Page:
Camping and Carrot Cake

For the last few weeks, I’ve been feeling good about the fact that I’ve actually managed to plan, write, and schedule the week’s posts¬†in advance. Productive, on top of things, organised, all sorts of other good and virtuous words I don’t normally apply to myself.

And then something went wrong this week. I mean, I still managed to plan, write, and schedule them, but...

But, my Friday post, about Marshmallows and chocolate tasting somehow, I still don’t know how, managed to be scheduled for last Friday. For two days before I wrote it. My writing day is Sunday, you see. I’m still surprised I didn’t get a pop-up box going “Really? You want to schedule this for THE PAST?! Have you a time-machine or something?”

However, such happened, and I managed to be so silly, and so, instead, I’m going on my camping trip with carrot cake, because I’ve already eaten the marshmallows. A carrot and mango cake, derived from the wonderful Delia’s Cake book.


(Almost) According to Delia: Chocolate Chip Cookies

It’s been a while since I’ve had the opportunity to bake. To be fair, actually, making these cookies was Mark’s idea, and he did most of the work. He wanted biscuits, I found the recipe. We had to scavenge ingredients from the cupboard because he decided to bake at 10pm. I think he turned into the Cookie Monster. Oh, and he didn’t manage to make the 28 Delia suggests the recipe makes. Mark made a whole 6.



110g softened butter – we used just under 100g melted cacao butter

150g soft light brown sugar – we only had the dark

1 large egg, beaten

1 tsp vanilla essence

175g plain flour

1/2 tsp bicarb. of soda

75g chopped hazelnuts – we skipped these: none in the cupboards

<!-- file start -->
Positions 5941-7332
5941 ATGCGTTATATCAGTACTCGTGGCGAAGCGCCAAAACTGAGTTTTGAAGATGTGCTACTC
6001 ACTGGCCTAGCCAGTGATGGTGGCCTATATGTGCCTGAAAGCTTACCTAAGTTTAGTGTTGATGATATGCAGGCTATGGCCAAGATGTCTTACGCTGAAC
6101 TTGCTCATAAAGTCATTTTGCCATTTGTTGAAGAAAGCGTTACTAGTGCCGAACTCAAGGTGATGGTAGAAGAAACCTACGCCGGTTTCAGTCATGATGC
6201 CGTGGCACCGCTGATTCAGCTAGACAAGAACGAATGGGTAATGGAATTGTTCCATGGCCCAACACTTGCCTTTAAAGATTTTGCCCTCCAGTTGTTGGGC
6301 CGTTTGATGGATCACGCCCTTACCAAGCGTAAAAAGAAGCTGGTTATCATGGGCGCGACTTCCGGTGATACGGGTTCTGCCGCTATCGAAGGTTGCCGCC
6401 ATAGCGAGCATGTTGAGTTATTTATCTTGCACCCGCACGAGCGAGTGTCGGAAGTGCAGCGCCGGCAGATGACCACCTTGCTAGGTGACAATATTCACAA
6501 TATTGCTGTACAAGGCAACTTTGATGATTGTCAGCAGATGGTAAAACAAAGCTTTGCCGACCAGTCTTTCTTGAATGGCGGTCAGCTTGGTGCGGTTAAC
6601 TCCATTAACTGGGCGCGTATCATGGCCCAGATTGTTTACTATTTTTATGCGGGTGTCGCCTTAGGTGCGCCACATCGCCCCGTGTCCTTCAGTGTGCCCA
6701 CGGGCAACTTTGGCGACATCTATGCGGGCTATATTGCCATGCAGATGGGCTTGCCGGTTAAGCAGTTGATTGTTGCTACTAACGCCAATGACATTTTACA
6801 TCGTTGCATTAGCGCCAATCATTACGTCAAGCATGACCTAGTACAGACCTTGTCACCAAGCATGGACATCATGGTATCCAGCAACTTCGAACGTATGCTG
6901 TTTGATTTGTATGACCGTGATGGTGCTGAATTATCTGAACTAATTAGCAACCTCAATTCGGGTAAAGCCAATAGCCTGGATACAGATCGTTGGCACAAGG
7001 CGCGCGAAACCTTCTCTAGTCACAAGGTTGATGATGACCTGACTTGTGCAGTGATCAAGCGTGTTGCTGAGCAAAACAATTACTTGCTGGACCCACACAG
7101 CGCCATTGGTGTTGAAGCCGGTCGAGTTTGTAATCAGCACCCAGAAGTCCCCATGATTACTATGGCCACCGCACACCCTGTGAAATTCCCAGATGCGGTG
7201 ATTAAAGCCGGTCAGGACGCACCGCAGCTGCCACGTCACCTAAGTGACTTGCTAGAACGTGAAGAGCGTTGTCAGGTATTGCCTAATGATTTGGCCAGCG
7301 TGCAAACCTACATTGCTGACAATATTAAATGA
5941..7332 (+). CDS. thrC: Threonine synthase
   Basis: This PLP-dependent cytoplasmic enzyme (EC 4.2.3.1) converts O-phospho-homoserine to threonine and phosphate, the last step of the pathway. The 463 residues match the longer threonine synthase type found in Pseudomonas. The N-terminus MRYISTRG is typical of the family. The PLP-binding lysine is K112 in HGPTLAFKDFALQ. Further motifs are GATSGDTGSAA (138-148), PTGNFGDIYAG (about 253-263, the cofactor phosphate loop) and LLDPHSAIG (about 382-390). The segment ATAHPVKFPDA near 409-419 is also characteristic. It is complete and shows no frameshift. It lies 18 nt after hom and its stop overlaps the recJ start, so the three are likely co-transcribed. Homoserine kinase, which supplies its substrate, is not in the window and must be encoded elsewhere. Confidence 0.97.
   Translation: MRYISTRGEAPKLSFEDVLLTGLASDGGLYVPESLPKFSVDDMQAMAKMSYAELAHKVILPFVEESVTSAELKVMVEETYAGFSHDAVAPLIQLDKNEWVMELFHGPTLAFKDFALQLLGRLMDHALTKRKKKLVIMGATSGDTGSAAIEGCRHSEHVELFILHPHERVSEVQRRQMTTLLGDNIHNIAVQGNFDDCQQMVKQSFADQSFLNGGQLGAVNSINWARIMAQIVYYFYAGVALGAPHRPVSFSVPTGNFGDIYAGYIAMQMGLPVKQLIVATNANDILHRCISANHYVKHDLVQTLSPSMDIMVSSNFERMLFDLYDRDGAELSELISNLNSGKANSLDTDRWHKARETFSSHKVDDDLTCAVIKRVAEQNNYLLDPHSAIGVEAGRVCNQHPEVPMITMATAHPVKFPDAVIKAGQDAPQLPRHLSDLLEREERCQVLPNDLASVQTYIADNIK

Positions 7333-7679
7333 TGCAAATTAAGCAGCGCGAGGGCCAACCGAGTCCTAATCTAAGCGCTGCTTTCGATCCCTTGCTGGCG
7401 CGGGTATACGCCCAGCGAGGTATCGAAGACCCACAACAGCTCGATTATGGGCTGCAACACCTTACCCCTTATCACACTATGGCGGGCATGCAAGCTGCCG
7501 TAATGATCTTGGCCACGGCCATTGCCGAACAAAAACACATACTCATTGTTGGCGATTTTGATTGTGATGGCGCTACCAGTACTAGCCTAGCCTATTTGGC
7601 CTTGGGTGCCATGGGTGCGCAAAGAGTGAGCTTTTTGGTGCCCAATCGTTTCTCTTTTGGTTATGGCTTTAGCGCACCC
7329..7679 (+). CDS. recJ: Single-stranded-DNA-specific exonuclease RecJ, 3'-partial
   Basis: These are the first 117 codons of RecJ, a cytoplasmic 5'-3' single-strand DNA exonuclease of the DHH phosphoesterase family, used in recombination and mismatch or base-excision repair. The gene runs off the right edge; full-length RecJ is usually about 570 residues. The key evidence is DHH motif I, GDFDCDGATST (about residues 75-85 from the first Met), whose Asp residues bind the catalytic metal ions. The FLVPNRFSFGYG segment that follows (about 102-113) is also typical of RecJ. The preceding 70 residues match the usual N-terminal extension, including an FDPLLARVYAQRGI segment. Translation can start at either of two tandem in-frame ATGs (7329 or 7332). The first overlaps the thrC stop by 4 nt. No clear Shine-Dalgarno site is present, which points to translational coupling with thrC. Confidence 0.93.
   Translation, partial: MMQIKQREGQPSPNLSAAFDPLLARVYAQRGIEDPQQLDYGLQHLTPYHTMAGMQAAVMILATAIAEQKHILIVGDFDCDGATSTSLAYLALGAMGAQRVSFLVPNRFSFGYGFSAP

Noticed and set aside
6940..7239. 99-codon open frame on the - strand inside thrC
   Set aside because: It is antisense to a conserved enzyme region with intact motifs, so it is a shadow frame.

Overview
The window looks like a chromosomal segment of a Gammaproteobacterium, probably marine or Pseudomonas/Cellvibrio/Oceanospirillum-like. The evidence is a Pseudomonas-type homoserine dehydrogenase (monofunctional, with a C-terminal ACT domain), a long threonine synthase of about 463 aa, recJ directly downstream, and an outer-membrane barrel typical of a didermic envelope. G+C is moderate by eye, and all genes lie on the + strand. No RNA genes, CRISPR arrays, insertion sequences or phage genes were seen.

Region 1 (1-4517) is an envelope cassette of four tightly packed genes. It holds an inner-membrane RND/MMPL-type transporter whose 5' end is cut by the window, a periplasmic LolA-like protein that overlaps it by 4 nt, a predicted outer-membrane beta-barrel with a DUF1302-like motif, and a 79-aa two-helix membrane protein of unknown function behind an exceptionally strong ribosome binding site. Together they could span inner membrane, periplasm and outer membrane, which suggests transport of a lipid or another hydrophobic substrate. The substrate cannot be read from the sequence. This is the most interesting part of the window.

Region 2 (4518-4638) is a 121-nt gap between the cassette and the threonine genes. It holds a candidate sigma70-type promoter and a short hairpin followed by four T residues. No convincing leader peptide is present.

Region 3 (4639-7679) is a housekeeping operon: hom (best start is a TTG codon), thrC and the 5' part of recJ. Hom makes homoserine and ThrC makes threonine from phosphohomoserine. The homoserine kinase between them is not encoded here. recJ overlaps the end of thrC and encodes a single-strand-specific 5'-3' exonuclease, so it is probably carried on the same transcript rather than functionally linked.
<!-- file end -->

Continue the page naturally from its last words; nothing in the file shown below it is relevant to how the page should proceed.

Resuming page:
100g chocolate chips, mixed or single variety your choice

How to:

Pre-heat the oven to 180C/Gas Mark 4.

Make your man read the recipe. You might want to too, just in case.


Mark didn’t. He put everything bar the egg and melted butter in a bowl and then poured in the butter as I stirred. Then we beat in the egg.

You’re supposed to beat the butter and sugar, then add in the egg and vanilla essence, then fold in the flour and other ingredients.

However you choose to do it, then you put blobs of mix on your baking tray and flatten them slightly.

Bake for approx. 15 minutes until golden brown and feel firm in the centre when pressed lightly.

Testing these shortly after they were done, and before they were sufficiently cooled leads me to suspect it doesn’t matter if you follow Mark’s or Delia”s method of mixing ingredients. Most tasty, and definitely the sort of chewy cookies supermarket bakeries offer. Actually, very tasty with the still-melted chocolate chips in the middle.

According to Delia: Squidgy Chocolate Cake

Sometimes, cake is needed, but the time and energy required for most cakes is a bit lacking. Sometimes, a key ingredient is lacking, and the effort involved in fetching more is just too much.

I’m currently kitten-sitting a couple of very needy kittens (although, at nearly two, they probably aren’t kittens any longer) for my parents – honestly, whoever said that all cats are supercilious hasn’t met these two, who have been greatly loved and indulged all their lives – and I’ve found myself in a kitchen without cake-flour.

Fortunately, Delia, in her How to Cook series, has a very quick, simple, no-flour-needed, recipe for chocolate cake. Never mind the 5-minute microwave mug cake, this one takes very little longer, when all the prep. time is included, and makes individual cakes.